No similar warnings appeared to be contained in the 2013 annual filings by Carlyle and Blackstone Group LP. Randall Whitestone, a Carlyle spokesman, declined to comment. Peter Rose, a Blackstone spokesman, couldn’t immediately comment.
The Fed, the FDIC and the OCC said in March 2013 that a leverage level in excess of six times total debt to earnings before interest, taxes, depreciation and amortization “raises concerns for most industries.”
The absence of “meaningful” covenants is a sign that “prudent underwriting practices have deteriorated,” the regulators said in a March 21 statement accompanying the release of the guidelines. The advisory also said underwriting standards should consider a borrower’s ability to repay and “delever to a sustainable level within a reasonable period.”
The regulators followed up with letters that said banks should establish policies that deter the origination of loans classified as having a deficiency that might lead to a loss.
Leveraged loans are rated below BBB- by Standard & Poor’s and less than Baa3 at Moody’s Investors Service. There have been $73.5 billion of new loans arranged in the U.S. this year, according to Bloomberg data. Collateralized loan obligations are a type of collateralized debt obligation that pool high-yield, high-risk loans and slice them into securities of varying risk and return.
It’s not just private-equity firms that have alerted investors about the guidelines.
KCAP Financial Inc., a business development company, which includes a middle-market investment business, as well as the asset-management groups Katonah Debt Advisors LLC and Trimaran Advisors LLC, warned about the guidelines in its annual filing on March 13. It said the leveraged-lending guidance may affect the ways in which banks originate loans, in which it invests.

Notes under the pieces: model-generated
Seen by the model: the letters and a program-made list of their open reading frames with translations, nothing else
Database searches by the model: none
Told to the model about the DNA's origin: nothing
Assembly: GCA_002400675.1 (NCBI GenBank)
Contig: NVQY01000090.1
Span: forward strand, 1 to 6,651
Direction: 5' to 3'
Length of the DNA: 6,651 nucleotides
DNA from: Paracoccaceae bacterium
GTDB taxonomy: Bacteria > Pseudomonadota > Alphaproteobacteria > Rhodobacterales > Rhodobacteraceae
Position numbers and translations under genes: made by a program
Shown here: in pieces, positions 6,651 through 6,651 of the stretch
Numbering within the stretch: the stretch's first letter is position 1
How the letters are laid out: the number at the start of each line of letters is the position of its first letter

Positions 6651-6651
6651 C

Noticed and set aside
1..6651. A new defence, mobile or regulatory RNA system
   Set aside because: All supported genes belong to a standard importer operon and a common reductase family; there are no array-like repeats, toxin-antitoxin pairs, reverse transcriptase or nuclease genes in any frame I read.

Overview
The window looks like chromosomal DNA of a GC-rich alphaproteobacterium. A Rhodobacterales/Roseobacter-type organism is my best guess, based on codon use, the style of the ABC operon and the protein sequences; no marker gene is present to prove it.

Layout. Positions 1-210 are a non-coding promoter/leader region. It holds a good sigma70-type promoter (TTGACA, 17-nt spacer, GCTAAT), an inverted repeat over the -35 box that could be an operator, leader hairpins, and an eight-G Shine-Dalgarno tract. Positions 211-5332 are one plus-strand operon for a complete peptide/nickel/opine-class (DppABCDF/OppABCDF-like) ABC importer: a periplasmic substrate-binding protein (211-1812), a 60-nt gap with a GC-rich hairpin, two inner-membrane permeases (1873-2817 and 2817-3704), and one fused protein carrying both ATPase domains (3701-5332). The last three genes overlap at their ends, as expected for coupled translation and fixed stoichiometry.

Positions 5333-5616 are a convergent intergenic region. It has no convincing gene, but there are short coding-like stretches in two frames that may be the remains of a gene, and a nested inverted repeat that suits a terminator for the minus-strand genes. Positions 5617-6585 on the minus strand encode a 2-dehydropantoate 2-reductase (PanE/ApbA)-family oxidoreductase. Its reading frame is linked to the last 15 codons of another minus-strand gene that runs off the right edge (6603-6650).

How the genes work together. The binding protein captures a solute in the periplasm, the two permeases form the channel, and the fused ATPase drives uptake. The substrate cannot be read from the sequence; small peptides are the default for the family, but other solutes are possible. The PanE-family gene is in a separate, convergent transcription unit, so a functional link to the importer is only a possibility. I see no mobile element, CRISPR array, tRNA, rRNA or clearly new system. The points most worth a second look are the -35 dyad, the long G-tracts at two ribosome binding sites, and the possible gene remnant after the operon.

Denise Rodriguez, investor relations at KCAP, declined to comment.
BDCs, which are typically publicly registered companies, may invest in, and provide loans to, smaller or middle-market companies.
Art Penn, chief executive officer of PennantPark Investment Corp., a BDC, was asked in a Feb. 6 earnings call about how the guidance would affect the firm and its lending practices, according to a transcript of the call.
“There is a large chatter about the regulations and how they’re impacting banks,” Penn, who is based in New York, said on the call. “As the year progresses through 2014, we’ll see if it becomes material and we’ll see if it’s helpful to middle-market lenders like BDCs.”
Loans in the middle market are typically “less leveraged and usually” come with more covenants, Penn said in a telephone interview. These loans are often “priced more rationally” than largely syndicated loans sold to CLOs and mutual funds.
The broadly syndicated market is being driven by the influx of cash from these investors, which are forced to purchase assets, and the increased investor appetite allows deals to be marketed more aggressively, with higher leverage and fewer covenants, he said.
“With regulation, with Dodd-Frank, with Basel III, we hope that the opportunity will be there for BDCs and other vehicles that are there, to fill the gap for smaller and mid-size businesses,” he said in the interview.
Penn concluded his answer on the earnings call with: “Stay tuned.”